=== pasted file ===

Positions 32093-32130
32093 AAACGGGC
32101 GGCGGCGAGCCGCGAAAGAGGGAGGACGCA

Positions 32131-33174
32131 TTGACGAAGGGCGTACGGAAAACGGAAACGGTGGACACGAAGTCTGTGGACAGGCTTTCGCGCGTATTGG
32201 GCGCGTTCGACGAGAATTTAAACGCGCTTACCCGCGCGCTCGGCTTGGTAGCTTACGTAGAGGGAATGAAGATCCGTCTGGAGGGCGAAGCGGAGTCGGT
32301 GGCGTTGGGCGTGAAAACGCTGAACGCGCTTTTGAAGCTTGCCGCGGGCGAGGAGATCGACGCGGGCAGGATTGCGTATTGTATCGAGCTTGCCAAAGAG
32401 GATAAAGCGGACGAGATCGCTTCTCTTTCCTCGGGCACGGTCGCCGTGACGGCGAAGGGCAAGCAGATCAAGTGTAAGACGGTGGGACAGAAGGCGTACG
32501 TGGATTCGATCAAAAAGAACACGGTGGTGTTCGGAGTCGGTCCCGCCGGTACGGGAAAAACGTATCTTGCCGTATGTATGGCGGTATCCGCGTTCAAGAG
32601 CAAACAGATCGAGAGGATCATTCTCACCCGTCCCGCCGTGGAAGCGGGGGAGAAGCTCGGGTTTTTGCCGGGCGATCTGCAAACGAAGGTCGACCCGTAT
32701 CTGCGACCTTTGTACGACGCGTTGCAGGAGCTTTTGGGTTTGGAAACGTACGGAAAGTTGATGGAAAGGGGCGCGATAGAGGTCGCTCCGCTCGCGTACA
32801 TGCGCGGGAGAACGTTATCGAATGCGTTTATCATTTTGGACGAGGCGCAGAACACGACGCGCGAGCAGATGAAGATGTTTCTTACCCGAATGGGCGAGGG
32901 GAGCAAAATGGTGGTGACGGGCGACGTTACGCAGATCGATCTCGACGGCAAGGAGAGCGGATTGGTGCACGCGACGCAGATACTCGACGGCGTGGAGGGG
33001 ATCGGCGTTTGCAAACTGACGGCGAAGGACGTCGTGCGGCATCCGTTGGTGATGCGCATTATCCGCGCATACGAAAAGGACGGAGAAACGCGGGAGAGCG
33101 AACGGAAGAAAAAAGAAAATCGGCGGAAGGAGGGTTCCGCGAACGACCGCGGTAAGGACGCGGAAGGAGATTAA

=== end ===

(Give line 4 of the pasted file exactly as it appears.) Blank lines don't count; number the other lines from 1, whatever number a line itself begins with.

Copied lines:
Positions 32131-33174